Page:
With lenses comprising over 100 parts and undergoing upwards of 60 quality control checks before being allowed out into Leica stores, this is camera equipment that is both beautifully crafted and undeniably high end. Its 50mm Apo-Summicron-M Lens costs £5,400 but for those who adore the link between classic design and photographic brilliance, it’s a price worth paying. To understand just how these lenses are made and the effort which goes into making them, Humans Invent spoke to Leica’s Director of Product Management, Stefan Daniel.
We define the product concept of the lens and then we talk to our R&D people in the optical design department. They come up with a basic sketch as to what a lens could look like. That means first of all the optical design of the lens, the number of lens elements and how they are going to work together.
So, how does the R&D department take the initial design ideas and turn them into something so technically complex?
At Leica we have very experienced, very knowledgeable and very talented people in the optical design department. In fact, because it’s a very specialised discipline it takes years to get to that level of knowledge and know-how. The secret is having geniuses to make the very best lenses. Of course, that has to be followed up in the production of materials and assembly of the lenses.
We do batches of 50 or 100 lenses and that requires a lot of work by hand
You need to know, not just how to use the different lens elements, but how to use the various lens element arrays. Workers also need to be really clued up on computing systems to calculate the optimum design of the lens. It’s like composing a recipe out of different ingredients.
When it comes to the production of the lens, it’s all about taking the best materials available and machining, producing and finishing them in a very meticulous way. The lens barrel, the lens element and every part of the lens is tested during the production process, so we can avoid any faulty lens parts ending up in the complete lens system.
Leica has over 60 quality checks for its lenses during the production process. Is that a lot more than your rivals?
From what we know, we have a lot more control steps and what we can assure in the end is a very, very high, equal quality of every single copy we sell. If you don’t do that, your production quality may change and may vary a lot, depending on if somebody had a good day and made the lens in the right way. You get a better result having the proper quality control.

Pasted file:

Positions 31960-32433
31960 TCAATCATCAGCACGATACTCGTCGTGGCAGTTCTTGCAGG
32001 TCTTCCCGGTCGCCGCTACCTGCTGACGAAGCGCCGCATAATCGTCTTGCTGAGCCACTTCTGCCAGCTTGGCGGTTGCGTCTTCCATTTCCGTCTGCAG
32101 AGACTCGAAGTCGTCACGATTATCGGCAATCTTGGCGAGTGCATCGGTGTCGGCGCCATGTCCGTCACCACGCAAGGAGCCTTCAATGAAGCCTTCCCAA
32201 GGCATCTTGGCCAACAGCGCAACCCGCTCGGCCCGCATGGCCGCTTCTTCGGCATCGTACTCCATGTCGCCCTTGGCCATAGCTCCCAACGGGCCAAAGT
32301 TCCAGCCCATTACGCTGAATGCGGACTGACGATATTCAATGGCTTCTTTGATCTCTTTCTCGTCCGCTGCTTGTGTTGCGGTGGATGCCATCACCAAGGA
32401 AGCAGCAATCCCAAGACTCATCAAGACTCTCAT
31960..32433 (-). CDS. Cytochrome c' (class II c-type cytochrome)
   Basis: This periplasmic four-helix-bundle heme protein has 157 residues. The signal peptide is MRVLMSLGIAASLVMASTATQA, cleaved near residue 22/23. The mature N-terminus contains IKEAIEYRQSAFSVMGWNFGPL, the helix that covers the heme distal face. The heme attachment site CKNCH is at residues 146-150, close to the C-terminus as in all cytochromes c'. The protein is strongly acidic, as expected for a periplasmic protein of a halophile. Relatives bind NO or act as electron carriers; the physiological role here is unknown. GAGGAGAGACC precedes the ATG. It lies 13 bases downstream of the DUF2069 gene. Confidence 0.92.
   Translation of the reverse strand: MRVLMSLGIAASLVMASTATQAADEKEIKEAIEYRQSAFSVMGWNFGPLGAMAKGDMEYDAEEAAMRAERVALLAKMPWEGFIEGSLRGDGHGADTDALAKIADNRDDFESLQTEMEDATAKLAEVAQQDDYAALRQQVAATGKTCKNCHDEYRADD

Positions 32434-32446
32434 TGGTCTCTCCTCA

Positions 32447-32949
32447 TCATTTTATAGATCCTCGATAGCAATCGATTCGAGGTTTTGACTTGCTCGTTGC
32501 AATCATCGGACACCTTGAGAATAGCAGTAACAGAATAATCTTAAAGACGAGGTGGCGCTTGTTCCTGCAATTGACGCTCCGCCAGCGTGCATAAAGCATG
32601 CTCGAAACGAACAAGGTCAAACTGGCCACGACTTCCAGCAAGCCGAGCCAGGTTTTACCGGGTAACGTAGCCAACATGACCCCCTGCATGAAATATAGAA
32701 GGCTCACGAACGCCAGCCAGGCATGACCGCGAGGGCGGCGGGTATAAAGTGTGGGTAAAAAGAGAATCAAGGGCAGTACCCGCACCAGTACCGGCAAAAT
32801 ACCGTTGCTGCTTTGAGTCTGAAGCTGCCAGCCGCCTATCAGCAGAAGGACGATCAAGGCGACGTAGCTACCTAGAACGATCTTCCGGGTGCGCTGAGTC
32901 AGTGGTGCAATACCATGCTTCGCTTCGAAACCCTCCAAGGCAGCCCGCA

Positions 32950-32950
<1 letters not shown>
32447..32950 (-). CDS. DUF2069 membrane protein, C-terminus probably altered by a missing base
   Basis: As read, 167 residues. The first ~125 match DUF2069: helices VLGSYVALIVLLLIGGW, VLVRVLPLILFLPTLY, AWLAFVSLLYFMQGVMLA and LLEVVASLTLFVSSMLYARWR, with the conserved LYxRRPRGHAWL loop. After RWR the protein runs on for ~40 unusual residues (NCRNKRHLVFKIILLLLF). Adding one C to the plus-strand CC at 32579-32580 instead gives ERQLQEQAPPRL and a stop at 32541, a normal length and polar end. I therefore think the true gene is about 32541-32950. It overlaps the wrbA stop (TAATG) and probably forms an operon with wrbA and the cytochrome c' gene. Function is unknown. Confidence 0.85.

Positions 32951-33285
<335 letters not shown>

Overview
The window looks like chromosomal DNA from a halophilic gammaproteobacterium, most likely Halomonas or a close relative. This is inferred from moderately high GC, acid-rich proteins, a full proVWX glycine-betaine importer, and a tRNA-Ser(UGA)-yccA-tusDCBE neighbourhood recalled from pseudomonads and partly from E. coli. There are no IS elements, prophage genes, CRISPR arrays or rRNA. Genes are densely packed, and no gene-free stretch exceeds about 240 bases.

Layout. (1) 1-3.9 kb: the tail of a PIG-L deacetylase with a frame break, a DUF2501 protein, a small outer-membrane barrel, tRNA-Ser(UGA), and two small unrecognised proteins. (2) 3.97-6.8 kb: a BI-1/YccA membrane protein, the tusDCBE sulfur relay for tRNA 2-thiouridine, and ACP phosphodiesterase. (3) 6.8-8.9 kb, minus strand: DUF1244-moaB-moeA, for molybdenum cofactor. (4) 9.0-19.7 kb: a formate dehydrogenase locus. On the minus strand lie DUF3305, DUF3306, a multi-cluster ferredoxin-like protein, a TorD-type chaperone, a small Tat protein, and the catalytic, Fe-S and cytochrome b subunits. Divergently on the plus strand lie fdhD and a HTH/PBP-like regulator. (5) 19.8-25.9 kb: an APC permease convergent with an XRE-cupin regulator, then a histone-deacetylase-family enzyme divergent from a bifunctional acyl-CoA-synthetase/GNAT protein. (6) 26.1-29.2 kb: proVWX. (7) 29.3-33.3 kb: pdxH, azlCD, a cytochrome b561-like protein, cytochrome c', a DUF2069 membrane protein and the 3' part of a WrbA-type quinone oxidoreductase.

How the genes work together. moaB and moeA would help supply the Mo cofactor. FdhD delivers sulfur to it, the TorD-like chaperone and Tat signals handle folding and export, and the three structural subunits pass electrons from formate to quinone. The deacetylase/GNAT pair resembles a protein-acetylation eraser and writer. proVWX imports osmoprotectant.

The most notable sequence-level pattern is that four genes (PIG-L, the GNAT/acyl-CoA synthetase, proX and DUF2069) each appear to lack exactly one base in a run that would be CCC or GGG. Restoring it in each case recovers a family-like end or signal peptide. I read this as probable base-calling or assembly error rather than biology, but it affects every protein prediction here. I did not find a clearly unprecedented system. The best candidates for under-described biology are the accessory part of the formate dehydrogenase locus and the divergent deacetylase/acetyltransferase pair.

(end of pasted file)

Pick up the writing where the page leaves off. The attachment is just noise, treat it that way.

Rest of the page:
Why is it so important that your lenses are finished by hand? Does that really give added quality?
First of all, we do our production in batches, not in serial production. So, we do batches of 50 or 100 lenses and that requires a lot of work by hand. You cannot automate production of a single lens element, or the lacquering of the rim of a lens for only 50 lenses.
In doing it by hand, our skilled people know exactly what they’re doing and they can assure perfect quality
It doesn’t make any sense. So we use hand work because it’s more efficient. Also, in doing it by hand, our skilled people know exactly what they’re doing and they can assure perfect quality. Doing it by machine, you have to do control checks afterwards and maybe that’s not getting the result that everybody wants.
How long is the inspection and testing process before a Leica lens is released?
There are two major controls. One is the control of the single parts. After this step they enter the sub-assembly stage. After the sub-assembly there is a final inspection of the completely assembled lens. It depends on the lens type but a final inspection could go on for two hours.
Leica lenses can have over 100 parts. Is that particularly high? And do you tend to add more with your higher end lenses?
In high end lenses or zoom lenses, that number can go up to 200 or 250 parts. For a Leica S lens, which also includes automatic focus and automatic aperture, it can be that high too. It’s not our goal to put as many parts in the lens as possible. Quite the opposite. We try to reduce parts because it adds cost and complexity. Sometimes it’s necessary to have that to fill the product specification. Of course, we are limited by the number of lenses we can produce. First of all, as there aren’t many people who have the skills to do it and also by the availability of parts. Some glass types are only melted for Leica cameras and our suppliers do that once or twice a year only. If we don’t order enough material then the quantity of lenses we can make is limited.